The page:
After Prolonged Review, FDA Approves Orexigen’s Weight-Loss Drug

Xconomy San Diego — 

The FDA today approved a new weight-loss drug for people who are obese or overweight with at least one weight-related health condition, easing a burden that San Diego’s Orexigen Therapeutics (NASDAQ: OREX) has been carrying for a long time.

Orexigen experienced several setbacks while advancing the drug, an extended release formulation of two previously approved drugs, naltrexone and bupropion, which the company plans to market with Japan’s Takeda Pharmaceutical as Contrave. Naltrexone is an opioid blocker approved in 1984 for treating drug addiction, but now used primarily for alcohol dependence. Bupropion is a widely used antidepressant and smoking cessation drug.

It is Orexigen’s first drug approval, and the third obesity drug approved by U.S. drug regulators since 2012.

The company initially submitted its new drug application to the FDA in early 2010, and an FDA advisory panel gave its OK in a 13-7 vote at the end of that year. But the biopharmaceutical company said it was shelving the program in mid-2011, after the FDA  told Orexigen it would have to conduct a long-term clinical study of more than 60,000 patients to determine if Contrave posed a risk for heart attacks and other adverse cardiovascular events.

Work resumed, however, after Orexigen later proposed a cardiovascular study that would draw on existing data from almost 10,000 patients who had participated in a late-stage trial of Contrave. The company revised the application for Contrave and finally submitted it at the end of 2013. Trading in Orexigen shares began to climb as investors anticipated final regulatory approval in mid-June. Instead, there was more delay: the FDA extended its review to refine details of Orexigen’s post-marketing obligations for a continuing assessment of the drug’s potential cardiovascular risk.

In its statement today, the FDA says it has cleared Orexigen’s pill as another treatment for people who are obese or overweight and who have type 2 diabetes or a similar weight-related health condition. The agency says the drug is intended to reduce appetite and control cravings, and should be prescribed as part of a healthy lifestyle regimen that includes a reduced-calorie diet and exercise.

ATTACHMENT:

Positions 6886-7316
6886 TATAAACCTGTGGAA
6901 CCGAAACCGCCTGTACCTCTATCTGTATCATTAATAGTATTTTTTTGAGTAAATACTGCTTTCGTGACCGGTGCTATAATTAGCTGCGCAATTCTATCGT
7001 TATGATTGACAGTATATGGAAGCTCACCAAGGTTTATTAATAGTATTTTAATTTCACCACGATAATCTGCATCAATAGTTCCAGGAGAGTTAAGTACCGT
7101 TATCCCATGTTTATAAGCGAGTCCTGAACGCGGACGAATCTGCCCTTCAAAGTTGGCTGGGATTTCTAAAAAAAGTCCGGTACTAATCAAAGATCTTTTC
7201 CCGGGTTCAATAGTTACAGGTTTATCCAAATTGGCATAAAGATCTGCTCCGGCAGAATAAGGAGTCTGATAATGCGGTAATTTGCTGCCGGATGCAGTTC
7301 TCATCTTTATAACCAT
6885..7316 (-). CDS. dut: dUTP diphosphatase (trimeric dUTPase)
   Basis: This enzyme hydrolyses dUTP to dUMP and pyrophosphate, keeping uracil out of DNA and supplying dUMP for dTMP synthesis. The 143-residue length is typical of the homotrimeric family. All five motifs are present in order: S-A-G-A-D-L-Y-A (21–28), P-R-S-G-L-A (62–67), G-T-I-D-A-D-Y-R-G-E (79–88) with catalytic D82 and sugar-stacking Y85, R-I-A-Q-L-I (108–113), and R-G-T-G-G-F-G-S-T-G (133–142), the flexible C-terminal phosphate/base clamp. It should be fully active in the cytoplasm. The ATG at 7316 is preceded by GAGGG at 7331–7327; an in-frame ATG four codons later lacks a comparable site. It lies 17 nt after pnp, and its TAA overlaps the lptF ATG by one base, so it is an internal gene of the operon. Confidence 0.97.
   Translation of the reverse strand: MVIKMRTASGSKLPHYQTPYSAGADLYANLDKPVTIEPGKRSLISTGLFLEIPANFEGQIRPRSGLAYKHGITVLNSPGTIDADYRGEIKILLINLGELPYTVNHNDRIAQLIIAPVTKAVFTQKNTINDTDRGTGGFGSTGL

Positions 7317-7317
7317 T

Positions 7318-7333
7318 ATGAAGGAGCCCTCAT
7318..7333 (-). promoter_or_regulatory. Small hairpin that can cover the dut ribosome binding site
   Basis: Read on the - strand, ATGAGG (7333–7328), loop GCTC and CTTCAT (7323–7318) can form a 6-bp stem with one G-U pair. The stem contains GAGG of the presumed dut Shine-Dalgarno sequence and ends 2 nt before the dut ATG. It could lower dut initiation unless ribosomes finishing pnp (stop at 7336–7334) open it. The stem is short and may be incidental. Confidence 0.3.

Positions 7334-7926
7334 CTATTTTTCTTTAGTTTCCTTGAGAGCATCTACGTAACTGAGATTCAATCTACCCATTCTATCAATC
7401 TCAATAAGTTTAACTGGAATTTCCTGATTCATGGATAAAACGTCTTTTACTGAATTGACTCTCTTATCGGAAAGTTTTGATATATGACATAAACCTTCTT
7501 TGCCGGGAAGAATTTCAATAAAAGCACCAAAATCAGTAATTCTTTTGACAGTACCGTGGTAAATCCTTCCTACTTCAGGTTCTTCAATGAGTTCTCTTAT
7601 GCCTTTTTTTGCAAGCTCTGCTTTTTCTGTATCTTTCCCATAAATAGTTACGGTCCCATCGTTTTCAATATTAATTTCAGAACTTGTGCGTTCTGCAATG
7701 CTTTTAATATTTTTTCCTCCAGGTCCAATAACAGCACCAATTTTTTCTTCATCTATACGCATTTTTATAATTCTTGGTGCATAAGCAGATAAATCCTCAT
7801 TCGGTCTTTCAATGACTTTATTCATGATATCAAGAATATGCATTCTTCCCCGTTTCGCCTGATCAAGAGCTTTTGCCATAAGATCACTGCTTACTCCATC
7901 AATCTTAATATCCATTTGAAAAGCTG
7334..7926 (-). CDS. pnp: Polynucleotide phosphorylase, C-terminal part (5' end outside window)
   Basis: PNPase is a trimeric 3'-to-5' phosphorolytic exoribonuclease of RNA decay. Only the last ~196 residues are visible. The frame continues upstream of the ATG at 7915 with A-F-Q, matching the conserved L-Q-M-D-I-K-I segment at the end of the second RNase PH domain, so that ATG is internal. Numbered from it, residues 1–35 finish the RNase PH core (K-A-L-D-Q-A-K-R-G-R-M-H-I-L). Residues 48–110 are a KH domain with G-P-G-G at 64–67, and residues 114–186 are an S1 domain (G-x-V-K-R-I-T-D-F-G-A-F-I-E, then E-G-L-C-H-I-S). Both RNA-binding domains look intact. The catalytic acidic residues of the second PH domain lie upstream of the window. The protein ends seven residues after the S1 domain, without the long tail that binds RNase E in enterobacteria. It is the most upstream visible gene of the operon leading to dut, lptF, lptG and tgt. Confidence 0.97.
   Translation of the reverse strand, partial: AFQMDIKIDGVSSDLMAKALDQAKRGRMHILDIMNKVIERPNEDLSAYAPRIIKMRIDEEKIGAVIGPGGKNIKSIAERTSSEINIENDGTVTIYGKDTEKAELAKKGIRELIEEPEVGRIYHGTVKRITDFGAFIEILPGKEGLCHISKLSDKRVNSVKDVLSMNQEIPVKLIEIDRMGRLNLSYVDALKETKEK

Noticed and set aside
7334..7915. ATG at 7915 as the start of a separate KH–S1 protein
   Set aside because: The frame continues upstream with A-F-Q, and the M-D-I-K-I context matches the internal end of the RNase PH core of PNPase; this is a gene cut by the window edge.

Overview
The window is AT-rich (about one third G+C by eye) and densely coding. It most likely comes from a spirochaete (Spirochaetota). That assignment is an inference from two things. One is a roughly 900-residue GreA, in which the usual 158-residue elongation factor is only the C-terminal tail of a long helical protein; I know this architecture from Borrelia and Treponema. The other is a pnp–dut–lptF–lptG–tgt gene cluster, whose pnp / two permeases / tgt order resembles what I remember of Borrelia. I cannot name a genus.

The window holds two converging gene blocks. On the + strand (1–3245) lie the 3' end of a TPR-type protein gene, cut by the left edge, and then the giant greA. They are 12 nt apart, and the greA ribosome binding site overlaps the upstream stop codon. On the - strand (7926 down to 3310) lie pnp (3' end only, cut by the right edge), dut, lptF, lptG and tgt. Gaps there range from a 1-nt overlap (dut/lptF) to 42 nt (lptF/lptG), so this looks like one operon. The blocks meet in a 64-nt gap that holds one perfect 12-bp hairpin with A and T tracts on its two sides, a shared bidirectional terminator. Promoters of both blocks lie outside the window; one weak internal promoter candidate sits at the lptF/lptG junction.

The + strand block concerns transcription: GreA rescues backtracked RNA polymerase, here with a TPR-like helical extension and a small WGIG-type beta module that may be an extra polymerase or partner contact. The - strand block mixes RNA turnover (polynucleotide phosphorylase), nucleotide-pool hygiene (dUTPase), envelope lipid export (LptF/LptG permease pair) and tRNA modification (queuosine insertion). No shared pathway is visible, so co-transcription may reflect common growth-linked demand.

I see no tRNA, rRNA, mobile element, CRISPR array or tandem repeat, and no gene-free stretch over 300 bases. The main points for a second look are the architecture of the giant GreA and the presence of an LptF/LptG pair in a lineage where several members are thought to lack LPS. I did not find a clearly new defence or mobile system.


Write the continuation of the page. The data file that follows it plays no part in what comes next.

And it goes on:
Contrave is the third weight-loss pill to hit the market in the last two years, and will compete against lorcaserin HCL (Belviq), co-marketed by San Diego-based Arena Pharmaceuticals (NASDAQ: ARNA) and Japan’s Eisai, and the combination of phentermine and topiramate that Mountain View, CA-based Vivus sells as Qsymia.

Arena’s Craig Audet said he welcomes the competition. “There’s so much room for growth here that we don’t have to go after each other in terms of market share,” said Audet, who is Arena’s senior vice president of operations and head of global regulatory affairs.

Almost 79 million American adults are obese, a condition that carried $147 billion in medical costs in 2008, according to the Centers for Disease Control and Prevention. Yet only 2 percent of the people who meet the treatment criteria as obese or overweight are being prescribed weight-loss drugs, Audet said.

With more Orexigen sales reps promoting the benefits of Contrave, Audet said he anticipates greater public awareness as a growing number of voices calling for improved weight-loss care. He also expects physicians will become more attuned to the particular strengths and weaknesses of each drug.

The FDA approved Contrave for obese adults with a body mass index (BMI) of 30 or greater or overweight adults with a BMI of 27 or greater who have at least one weight-related health condition.

Orexigen said late today it has scheduled a conference call and webcast at 8:30 am ET Thursday for top executives to talk with investors and analysts about what happens next.